Take it slowly like a tortoise this season

THOSE who have ventured north to dusty Namaqualand on the N7 and veered off the tar to Skilpad Wild Flower Reserve have been treated to a magic carpet glowing with orange daisies – incandescently luminous from kilometres away.

Named after the world’s smallest tortoise, the Namaqua speckled padloper, the skilpad section of the Namaqua National Park is only open in flower season.

We visited at the end of August and found hillsides set on fire with Namaqualand daisies, the unfortunately named Pietsnot – a pretty little yellow blossom – and patches of white and blue sporries. But every day the palette changes.

“The flowers have responded well after the recent good rains,” park manager Bernard van Lente said.

“Numerous other daisy species and gazanias are also reacting well to the rainfall.

“The access road to Skilpad has taken a bit of a hammering with the recent rains but is driveable with normal sedan vehicles,” he said.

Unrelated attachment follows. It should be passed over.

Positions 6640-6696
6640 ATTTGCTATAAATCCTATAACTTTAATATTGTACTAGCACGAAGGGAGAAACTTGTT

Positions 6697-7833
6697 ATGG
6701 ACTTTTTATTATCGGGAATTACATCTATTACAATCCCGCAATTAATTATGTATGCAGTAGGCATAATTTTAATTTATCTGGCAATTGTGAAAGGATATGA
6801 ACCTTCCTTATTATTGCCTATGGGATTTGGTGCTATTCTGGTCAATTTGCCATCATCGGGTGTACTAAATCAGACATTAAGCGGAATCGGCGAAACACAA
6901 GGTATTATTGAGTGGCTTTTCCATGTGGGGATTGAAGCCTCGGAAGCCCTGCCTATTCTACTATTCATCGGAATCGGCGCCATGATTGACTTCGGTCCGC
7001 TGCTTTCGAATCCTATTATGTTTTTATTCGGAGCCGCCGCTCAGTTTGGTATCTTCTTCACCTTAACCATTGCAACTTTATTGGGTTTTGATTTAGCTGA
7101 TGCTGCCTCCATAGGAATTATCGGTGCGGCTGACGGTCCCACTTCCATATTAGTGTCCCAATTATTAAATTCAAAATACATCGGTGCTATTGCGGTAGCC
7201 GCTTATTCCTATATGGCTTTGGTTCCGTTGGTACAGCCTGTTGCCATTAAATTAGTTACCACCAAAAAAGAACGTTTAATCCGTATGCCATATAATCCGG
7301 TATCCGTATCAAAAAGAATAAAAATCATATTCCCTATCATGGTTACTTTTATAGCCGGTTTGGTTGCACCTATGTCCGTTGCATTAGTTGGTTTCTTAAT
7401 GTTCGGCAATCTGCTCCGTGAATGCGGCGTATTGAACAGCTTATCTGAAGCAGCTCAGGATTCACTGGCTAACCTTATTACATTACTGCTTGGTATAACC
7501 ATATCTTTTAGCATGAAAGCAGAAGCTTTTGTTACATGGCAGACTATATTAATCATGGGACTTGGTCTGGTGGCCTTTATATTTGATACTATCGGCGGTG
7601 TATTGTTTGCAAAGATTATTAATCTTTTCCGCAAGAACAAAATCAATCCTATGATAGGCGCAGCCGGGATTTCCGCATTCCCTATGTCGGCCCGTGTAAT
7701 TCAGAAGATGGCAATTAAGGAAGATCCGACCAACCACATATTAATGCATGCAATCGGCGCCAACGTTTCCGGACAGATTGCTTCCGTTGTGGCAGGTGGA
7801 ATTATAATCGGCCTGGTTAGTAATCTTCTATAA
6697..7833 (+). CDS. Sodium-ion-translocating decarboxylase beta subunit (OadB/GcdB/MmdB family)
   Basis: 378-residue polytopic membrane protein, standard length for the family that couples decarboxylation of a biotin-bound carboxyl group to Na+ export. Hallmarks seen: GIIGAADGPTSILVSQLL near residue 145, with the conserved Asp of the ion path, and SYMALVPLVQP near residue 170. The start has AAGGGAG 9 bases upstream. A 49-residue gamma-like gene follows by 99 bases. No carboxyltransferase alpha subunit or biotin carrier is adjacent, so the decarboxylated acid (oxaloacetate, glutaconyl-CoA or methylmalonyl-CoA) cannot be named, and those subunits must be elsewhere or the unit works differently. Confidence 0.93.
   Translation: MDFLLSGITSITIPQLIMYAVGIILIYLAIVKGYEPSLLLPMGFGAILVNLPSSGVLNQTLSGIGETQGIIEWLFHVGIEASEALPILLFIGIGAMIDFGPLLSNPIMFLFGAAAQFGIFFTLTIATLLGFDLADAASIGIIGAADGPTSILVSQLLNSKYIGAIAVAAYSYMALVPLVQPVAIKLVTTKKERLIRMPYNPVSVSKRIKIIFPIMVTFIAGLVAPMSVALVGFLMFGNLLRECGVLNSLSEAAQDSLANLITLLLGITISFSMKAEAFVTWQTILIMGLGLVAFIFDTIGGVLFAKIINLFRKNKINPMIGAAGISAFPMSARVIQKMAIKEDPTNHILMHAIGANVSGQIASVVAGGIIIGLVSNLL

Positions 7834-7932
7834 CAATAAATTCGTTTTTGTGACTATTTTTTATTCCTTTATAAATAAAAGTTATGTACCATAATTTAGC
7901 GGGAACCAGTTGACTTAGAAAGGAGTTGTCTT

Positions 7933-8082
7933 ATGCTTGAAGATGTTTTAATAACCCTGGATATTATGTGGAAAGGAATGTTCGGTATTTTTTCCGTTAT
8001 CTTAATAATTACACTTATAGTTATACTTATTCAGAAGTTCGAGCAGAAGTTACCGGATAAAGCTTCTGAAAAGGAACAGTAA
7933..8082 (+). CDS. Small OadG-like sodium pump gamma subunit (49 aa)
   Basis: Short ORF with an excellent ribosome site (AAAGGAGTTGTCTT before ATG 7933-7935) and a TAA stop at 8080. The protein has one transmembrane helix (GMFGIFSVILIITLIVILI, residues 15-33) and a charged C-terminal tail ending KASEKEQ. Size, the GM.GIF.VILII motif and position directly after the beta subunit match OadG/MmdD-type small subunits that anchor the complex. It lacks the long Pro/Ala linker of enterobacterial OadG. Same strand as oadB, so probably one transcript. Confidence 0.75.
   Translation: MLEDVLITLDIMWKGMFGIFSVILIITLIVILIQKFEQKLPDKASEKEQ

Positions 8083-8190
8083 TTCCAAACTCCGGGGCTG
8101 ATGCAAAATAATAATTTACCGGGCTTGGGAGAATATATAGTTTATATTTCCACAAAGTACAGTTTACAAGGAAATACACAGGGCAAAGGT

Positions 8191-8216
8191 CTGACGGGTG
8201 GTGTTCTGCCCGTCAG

Just take the road slowly. We were fine without a high-clearance gas guzzler and probably saw more than if we had hurtled along. After hours in the car, it was also great to stretch our legs on one of the circular walks around the park, stopping to smell the flowers.

But if you want to explore the rest of the park, you may wish you had a 4×4 as many of the floral treasures are tucked away on terrible roads. You can also stay in the park and there are tents for hire until mid-September.

More information on the Namaqua National Park from (027) 672-1948, www.sanparks.org, or see the West Coast flower newsletter.

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